Reading A Demon’s Nightmare

It should come as no surprise by this point that a major theme in Chick’s tracts is that the devil is out to derail as many people as possible from looking into the whole Jesus thing.  More specifically, in Chick world it’s not just the devil who’s out to keep everyone away from Christ, but his entire army of demon servants who have nothing better to do than spend their time following an individual around invisibly all the time, speaking things into people’s ears to try to keep them from thinking about God.  The motivation for this seems to run along the lines of “Misery loves company.”

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Satan’s minions convince the kid’s parents that they’re socially ruined because of their son’s personal decision. (Image credit: Chick.com)

In A Demon’s Nightmare we get to see a pair of rather incompetent demons working frantically to try to keep the kid they’re assigned to from first becoming a Christian, and then becoming an effective evangelist (because in Chick world, it is a Christian’s ability to rake in souls that makes them valuable).  They don’t succeed, despite numerous attempts to distract the kid from first hearing the gospel and then to keep him from getting connected with people in a “Bible-believing church” (Chick’s code for a church belonging to the white evangelical subculture).  The demon’s fail at every turn, but their ultimate failure comes about because they decide to take a night off (if only they had known better than to take a Wednesday night off, which evangelicals know is actually Second Sunday).  The kid goes on to become a missionary in south Asia, and thousands of people convert because of him, which means our two protagonists, as their punishment for being lazy and, y’know, evil, have to dig new deeper levels of hell to accommodate where Satan has sent them.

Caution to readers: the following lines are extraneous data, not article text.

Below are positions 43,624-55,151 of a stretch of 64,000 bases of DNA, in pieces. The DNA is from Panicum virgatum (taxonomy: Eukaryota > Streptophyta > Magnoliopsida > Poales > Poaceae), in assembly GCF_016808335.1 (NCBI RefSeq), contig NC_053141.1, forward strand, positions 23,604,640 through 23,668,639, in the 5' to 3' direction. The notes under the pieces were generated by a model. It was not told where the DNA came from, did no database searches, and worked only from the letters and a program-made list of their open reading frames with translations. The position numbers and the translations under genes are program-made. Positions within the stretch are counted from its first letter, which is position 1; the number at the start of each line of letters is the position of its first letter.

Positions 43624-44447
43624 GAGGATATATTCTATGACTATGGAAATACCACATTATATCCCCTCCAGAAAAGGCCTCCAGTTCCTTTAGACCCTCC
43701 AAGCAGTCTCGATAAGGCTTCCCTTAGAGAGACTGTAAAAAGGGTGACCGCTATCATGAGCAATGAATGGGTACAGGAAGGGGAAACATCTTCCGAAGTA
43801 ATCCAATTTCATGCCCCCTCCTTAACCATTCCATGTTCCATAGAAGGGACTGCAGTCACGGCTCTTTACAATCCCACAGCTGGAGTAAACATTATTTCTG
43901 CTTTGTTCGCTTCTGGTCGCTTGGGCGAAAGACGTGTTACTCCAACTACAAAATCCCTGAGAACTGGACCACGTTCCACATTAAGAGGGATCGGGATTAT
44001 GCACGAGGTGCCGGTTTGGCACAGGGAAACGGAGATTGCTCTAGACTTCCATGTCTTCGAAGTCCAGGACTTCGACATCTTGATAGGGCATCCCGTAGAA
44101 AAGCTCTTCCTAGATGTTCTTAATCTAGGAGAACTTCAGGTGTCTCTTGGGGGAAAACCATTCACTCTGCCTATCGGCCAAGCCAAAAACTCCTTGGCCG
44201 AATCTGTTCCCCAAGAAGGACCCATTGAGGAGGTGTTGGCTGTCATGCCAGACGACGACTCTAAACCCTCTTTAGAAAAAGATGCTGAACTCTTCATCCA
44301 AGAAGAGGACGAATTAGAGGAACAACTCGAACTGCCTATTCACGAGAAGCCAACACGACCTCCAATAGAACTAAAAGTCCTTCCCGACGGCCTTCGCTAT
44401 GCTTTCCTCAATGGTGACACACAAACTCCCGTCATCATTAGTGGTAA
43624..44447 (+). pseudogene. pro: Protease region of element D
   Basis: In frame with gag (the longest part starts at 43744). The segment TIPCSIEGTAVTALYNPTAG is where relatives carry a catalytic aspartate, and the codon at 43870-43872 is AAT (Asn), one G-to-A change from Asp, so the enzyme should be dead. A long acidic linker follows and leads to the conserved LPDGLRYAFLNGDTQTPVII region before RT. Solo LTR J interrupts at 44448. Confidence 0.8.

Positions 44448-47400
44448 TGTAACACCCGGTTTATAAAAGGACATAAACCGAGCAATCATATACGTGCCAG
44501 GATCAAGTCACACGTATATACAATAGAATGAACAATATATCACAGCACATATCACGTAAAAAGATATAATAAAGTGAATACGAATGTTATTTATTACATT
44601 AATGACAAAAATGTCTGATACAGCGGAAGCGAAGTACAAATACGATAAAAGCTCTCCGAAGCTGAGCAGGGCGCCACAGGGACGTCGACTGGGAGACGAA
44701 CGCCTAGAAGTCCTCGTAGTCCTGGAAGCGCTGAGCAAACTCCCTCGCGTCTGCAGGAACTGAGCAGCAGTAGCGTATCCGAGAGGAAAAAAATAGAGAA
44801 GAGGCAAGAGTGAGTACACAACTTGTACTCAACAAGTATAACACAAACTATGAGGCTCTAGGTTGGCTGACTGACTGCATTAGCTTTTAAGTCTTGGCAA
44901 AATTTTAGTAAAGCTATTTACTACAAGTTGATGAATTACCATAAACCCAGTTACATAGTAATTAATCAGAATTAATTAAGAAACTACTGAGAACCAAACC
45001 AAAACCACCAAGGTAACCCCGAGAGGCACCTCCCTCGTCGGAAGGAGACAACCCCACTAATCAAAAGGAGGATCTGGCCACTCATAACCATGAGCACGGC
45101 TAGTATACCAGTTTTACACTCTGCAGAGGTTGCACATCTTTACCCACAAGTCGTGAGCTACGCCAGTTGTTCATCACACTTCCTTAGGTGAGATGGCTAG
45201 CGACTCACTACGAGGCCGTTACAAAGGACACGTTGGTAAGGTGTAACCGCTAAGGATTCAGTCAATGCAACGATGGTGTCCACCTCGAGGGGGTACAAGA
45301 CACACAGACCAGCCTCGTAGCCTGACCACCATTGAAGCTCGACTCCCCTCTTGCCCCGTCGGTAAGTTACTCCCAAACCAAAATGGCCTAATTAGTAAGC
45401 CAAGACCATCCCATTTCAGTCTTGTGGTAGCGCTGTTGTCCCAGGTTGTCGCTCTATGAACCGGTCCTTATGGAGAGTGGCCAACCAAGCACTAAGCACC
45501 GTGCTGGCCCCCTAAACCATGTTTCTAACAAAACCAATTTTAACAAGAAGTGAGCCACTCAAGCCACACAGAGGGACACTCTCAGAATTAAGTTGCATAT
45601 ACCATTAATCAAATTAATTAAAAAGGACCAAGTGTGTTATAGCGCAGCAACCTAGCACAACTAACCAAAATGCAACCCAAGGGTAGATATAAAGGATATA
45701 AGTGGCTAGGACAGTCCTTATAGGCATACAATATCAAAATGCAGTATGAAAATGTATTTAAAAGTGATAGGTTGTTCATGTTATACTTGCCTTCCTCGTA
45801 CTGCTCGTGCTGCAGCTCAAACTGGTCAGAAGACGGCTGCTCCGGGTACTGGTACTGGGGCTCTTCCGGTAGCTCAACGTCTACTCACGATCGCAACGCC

As a tract, it’s not terribly exciting.  You get the usual jabs at modern American culture apparently being so hostile to Christianity that the kid’s parents are horrified that he’s developed a form of faith, and his friends think he’s a total square because he’s a Christian now (and getting initiated into the club completely changes your personality in a single afternoon), and then he finds a community of like-minded individuals and lives happily ever after.  From the very start, there’s no real tension that the demons will succeed here, which is unusual because Chick typically likes to mix it up to show that even you could go to hell because of something really stupid.  Honestly, this tract’s worst offense is just being kind of boring.